The emergence of global symmetry at low energies is a familiar phenomena, for example Baryon number emerges in the context of the standard model as "accidental" symmetry. Meaning at low energies it is approximately valid, but at high energies it is not.

The reason this is the case is that it so happens that the lowest dimension operator you can write, with the matter content and symmetries of the standard model, is dimension 5. The effect is then suppressed by one power of some high energy scale - it is an irrelevant operator. This is a model independent way to characterize the possibility of the emergence of global symmetries at low energies.

We can then ask about Lorentz invariance - what are the possible violations of Lorentz invariance at low energies, and what is the dimensions of the corresponding operators. This depends on the matter content and symmetries - for the system describing graphene, there is such emergence. For anything containing the matter content of the standard model, there are lots and lots of relevant operators*, whose effect is enhanced at low energies - meaning that Lorentz violating effects, even small ones at high energies, get magnified as opposed to suppressed at observable energies.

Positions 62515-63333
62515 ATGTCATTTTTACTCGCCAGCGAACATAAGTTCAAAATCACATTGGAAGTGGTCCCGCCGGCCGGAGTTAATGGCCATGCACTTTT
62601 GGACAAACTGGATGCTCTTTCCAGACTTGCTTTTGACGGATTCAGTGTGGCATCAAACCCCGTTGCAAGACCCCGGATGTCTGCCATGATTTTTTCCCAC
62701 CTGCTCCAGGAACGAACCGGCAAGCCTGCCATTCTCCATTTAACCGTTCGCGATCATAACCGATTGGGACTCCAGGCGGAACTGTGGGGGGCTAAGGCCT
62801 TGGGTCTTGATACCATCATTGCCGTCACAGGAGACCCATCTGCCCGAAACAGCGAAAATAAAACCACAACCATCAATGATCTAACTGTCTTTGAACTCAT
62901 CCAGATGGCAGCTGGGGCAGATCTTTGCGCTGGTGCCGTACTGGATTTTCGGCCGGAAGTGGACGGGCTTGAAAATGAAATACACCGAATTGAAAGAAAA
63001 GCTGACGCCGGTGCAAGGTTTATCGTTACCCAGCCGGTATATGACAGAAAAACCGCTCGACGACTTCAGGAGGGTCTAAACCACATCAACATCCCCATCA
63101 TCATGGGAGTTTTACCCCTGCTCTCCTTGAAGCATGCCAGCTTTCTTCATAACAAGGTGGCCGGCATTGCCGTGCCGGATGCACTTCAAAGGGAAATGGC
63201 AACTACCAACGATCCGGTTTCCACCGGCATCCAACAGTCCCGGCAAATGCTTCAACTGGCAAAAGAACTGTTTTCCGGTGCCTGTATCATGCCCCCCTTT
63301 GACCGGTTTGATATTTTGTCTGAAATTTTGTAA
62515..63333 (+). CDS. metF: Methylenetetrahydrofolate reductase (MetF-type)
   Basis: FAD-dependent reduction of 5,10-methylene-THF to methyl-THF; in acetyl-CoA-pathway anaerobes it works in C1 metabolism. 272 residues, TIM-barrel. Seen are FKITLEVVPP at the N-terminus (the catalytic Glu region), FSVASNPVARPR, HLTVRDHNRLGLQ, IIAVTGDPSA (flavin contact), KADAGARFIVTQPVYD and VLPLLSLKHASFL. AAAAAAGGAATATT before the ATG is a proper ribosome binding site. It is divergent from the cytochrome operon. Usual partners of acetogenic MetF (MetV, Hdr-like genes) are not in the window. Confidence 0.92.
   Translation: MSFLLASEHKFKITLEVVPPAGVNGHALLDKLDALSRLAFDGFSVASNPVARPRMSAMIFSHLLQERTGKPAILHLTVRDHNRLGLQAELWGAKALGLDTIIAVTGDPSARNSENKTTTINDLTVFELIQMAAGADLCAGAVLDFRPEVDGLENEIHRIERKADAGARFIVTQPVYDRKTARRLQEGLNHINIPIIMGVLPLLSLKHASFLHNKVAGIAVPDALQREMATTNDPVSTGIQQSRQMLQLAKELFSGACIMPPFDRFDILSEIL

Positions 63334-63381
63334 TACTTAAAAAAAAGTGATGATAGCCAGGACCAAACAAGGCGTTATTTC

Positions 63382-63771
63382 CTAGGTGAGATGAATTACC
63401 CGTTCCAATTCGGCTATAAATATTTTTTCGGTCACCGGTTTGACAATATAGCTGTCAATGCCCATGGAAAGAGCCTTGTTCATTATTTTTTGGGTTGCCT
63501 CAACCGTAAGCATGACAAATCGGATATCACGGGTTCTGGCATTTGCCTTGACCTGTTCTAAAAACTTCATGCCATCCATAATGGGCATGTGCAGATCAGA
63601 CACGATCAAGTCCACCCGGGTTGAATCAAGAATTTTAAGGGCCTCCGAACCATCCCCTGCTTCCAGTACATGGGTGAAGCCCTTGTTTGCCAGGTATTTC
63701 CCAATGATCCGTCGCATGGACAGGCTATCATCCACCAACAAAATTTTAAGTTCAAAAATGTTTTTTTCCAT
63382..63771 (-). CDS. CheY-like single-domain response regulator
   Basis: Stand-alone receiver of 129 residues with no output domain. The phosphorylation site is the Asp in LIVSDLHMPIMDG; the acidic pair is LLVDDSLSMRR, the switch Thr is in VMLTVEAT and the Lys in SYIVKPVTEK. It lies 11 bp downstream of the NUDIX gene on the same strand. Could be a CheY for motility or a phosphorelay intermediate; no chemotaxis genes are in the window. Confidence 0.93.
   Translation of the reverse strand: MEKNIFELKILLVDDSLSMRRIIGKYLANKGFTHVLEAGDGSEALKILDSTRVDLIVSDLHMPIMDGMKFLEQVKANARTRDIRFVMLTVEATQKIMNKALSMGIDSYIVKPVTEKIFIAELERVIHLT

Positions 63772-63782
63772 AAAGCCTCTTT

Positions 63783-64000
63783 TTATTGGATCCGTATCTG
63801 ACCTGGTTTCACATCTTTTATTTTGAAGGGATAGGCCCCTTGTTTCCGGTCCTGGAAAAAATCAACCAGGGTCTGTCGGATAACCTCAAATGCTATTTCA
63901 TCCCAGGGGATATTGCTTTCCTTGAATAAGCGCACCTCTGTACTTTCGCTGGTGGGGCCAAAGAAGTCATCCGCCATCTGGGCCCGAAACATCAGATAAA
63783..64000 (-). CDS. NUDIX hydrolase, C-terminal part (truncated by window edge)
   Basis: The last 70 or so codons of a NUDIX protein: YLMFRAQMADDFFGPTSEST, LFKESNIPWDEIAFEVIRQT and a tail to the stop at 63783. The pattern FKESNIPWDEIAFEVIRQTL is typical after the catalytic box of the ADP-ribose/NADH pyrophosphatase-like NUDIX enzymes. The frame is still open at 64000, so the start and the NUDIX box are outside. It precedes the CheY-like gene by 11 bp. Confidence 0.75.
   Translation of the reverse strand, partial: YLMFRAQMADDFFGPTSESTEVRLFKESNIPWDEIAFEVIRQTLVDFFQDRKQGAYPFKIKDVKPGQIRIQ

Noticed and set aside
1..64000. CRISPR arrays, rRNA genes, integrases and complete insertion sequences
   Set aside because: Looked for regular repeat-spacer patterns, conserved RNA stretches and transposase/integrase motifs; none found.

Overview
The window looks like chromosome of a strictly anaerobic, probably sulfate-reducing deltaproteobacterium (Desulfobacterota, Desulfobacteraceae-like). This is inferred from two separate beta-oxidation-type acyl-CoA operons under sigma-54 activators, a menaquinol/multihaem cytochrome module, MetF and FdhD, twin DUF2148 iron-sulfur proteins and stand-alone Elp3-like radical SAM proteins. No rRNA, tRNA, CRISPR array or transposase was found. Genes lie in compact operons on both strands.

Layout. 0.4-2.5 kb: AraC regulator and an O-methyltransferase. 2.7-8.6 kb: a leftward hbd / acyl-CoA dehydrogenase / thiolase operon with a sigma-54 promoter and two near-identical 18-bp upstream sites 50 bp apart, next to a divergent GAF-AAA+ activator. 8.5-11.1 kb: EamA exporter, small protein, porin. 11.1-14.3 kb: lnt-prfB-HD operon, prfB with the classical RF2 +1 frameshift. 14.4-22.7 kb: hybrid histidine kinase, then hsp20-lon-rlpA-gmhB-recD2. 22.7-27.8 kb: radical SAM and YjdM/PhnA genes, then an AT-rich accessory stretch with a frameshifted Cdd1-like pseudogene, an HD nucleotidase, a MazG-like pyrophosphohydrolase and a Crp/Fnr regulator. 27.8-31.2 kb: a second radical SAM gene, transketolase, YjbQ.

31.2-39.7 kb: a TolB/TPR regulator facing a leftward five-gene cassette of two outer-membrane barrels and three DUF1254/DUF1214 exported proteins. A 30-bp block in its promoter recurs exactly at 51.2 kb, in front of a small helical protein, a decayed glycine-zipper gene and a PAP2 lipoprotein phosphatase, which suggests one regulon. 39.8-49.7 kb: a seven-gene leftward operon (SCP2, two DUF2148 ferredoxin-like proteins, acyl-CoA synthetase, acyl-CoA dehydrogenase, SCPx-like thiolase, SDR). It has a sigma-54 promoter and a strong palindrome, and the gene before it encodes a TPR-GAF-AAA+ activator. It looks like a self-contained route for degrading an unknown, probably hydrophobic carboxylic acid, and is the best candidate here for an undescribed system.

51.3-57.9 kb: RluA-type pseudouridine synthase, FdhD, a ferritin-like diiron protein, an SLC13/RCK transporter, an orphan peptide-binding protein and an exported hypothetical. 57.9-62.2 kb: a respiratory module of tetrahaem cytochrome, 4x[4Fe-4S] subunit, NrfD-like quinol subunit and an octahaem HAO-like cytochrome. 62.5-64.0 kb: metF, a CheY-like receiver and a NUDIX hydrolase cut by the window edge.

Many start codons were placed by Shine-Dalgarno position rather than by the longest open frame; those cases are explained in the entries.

Of course, once we include gravity Lorentz invariance is now a gauge symmetry, which makes its violation not just phenomenologically unpleasant, but also theoretically unsound. It will lead to all the inconsistencies which necessitates the introduction of gauge freedom to start with, negative norm states and violations of unitarity etc. etc.

- At least 46, which were written down by Coleman and Glashow (Phys.Rev. D59, 116008). Relaxing their assumptions you can find even more. Each one of them would correspond to a new fine-tuning problem (like the cosmological constant problem, or the hierarchy problem).

This post imported from StackExchange Physics at 2014-04-01 16:44 (UCT), posted by SE-user user566